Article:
Australian national identity, reconciliation and a little geography.
By Sam Davies
Uluru is more than an image on postcards, it is Australia’s heart.
It is taller than the Eiffel Tower and some 12 kilometres around. It is ancient, and in that place I am always reminded of how humans are but a blip in a long continuum of life and nature. Time moves slower out there. It is the only place where I have experienced a connection to place in a way that feels like the connection to country that Indigenous Australians speak about.
In June of 2012 I traveled to the Mutitjulu community, which is at the base of Uluru, as part of a film crew. It was the first time people from outside of that community had been allowed in since the start of the ‘Northern Territory Intervention’ 5 years prior. This week long shoot had a profound and lasting impact on me.
We were there because Shane Howard, of early 80’s rock band ‘Goanna’ fame, had organised a concert for the community to celebrate the 30th anniversary of the classic Australian song ‘Solid Rock’. If you haven’t heard it I suggest you seek it out. Shane Howard is also one of few white Australians who can speak an Aboriginal language.
While he didn’t perform, Bob Randall is an influential Aboriginal musician and an elder in the Mutitjulu community. Sitting in his home, which lies in the shadow of Uluru, I listened closely to the conversation between himself and other Indigenous Australians about their culture, identity, and the current challenges facing Australia.
One man spoke about how his ancestors had been marched from their homes to Alice Springs with chains around their necks, a journey that took two weeks. Another asked about family connections in the area, trying to trace his own heritage from before he became part of the ‘stolen generation’. I was particularly shocked to hear of the impact that nuclear weapons testing conducted by the British in central Australia had on Indigenous Australians. These are Australian stories, these are part of our past.
Someone said that he felt lifted by young Indigenous Australians who were taking ownership of and pride in their Indigenous identity. Rather than accepting the modern narrative of dispossession and disempowerment, there are many who are choosing to look to the strengths and unique achievements of Aboriginal culture and history. Rather than adopting the whitefella view of what it is to be Aboriginal, they are exercising self determination.
Listening in the shade that afternoon I realised just how familiar they were with my culture, and how unfamiliar I was with theirs. I felt like every man and woman that whole week recognised me. They understood how I saw the world, and how I saw them. They knew me because they knew my culture. But to me they were strangers, each and all of them.
Two boys from the community had recently died on the local AFL field. No one would talk about it but I suspect it was suicide. Official Sorry Business, as I was told it was called, is a solemn event where a family is given condolences as part of the healing process. This had to be done in order to re-open the field. I was there, and every man had to participate.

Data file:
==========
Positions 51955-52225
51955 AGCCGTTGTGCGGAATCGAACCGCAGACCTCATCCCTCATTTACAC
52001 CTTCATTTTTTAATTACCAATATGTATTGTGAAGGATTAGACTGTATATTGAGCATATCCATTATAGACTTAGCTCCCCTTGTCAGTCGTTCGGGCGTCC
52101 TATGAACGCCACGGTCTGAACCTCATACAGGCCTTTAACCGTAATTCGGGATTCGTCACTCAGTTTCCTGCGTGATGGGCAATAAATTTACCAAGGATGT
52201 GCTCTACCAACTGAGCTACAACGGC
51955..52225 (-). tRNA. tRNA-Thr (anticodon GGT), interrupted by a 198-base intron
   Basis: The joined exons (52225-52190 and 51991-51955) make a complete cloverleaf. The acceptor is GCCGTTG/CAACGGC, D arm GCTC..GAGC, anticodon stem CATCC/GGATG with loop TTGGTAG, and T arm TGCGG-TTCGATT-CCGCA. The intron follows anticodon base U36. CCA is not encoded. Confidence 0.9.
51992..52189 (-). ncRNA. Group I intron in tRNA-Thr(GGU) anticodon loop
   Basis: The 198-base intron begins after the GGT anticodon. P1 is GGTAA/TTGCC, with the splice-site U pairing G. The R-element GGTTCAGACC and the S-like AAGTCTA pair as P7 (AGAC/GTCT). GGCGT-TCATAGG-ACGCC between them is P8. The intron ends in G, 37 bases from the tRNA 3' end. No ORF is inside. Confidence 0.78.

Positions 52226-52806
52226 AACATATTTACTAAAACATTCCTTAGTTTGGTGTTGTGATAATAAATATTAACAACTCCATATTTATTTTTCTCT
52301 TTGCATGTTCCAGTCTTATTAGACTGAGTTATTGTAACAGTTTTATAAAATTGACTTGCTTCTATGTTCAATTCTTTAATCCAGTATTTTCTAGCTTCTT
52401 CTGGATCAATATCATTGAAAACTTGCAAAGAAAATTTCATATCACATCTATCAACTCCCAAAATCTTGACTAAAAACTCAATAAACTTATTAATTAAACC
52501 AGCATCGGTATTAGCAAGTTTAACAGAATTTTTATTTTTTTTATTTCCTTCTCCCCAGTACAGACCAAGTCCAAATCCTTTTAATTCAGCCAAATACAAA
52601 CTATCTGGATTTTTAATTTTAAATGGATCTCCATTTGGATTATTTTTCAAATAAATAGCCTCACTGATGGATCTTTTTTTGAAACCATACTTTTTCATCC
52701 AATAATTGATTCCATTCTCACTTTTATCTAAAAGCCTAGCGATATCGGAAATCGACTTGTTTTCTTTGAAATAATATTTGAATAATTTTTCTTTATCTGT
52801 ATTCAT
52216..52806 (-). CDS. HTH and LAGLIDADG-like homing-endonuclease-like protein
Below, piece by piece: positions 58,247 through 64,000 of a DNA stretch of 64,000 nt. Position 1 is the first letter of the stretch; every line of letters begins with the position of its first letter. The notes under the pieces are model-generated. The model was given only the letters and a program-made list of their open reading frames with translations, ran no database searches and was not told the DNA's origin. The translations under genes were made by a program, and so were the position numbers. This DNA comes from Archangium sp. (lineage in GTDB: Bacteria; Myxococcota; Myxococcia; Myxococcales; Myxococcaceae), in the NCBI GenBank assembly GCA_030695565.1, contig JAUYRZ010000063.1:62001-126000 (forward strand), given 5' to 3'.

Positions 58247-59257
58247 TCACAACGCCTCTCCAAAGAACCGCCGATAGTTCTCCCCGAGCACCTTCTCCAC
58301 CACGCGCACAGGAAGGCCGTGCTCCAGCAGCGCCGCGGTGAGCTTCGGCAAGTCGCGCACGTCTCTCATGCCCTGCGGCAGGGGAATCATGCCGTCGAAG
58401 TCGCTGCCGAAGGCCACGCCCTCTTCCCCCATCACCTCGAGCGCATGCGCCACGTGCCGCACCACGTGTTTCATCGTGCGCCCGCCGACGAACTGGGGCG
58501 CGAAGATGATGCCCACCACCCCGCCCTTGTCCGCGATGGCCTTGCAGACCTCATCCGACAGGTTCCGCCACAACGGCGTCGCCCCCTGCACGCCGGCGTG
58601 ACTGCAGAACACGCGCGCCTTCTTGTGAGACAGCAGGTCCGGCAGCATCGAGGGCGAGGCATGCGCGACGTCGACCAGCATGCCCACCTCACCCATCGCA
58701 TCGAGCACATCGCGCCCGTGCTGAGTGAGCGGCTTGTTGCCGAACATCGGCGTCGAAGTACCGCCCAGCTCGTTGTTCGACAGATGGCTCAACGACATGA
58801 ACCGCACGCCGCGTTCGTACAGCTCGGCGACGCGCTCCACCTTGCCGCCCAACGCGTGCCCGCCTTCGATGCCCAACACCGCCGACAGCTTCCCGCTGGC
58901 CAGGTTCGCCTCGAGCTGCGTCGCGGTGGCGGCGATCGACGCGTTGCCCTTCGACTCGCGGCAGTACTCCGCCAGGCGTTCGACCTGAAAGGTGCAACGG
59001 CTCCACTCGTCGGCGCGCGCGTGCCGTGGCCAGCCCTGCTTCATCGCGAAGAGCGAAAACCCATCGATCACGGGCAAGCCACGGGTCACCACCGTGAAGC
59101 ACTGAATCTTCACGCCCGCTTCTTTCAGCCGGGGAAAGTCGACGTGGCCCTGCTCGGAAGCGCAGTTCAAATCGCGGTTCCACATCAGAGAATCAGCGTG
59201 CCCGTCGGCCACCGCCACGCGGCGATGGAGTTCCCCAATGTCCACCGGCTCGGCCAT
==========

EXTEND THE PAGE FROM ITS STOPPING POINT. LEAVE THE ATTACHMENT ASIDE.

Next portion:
So along the line of family members I walked, my feet in the red dirt, shaking hands with each mourning person while being careful not to look them in the eye. Some of them were sobbing. I felt guilty being a part of such a meaningful and intimate ceremony without any understanding of it. I learned just how deeply important respect is in Indigenous culture.
My Australian identity is enriched tenfold when I embrace the Indigenous heritage and story that is intertwined with my own.
Aboriginal Australia, both past and contemporary, has much to offer Australia and Australians. During my week in the Mutitjulu community I realised that my Australian identity is enriched tenfold when I embrace the Indigenous heritage and story that is intertwined with my own. Before that week, I had been trying to understand Indigenous Australians through others’ eyes. I wanted someone to just tell me in a few sentences everything I needed to know. But as with a work of art, a novel or a song, the only way to fully appreciate a culture is to learn about it yourself. You must find your own understanding and appreciation of it if it is to affect you.
My prosperity as a white Australian is built on a history of Aboriginal suffering, but I am only guilty myself if I act the same way as my forefathers did. There is no hypocrisy in acknowledging a negative past while enjoying a bright present so long as you are working towards a better future.
We must demand the gap between Indigenous and non-Indigenous Australians be closed in terms of life expectancy, infant mortality, education levels and we must all, as individuals, work towards closing the gap between us and them in a relational sense. Aboriginal Australians have spent some 300 years learning our ways, by force or by choice. It is time for all non-Indigenous Australians to learn about them.
After all, learning about them is learning about us. We are all Australians, and it should feel that way.
If you would like to learn more, HERE is a list of resources that you might find useful/interesting. I also recommend ‘The Biggest Estate on Earth‘ (which I have only partially read – my copy is back in Aus).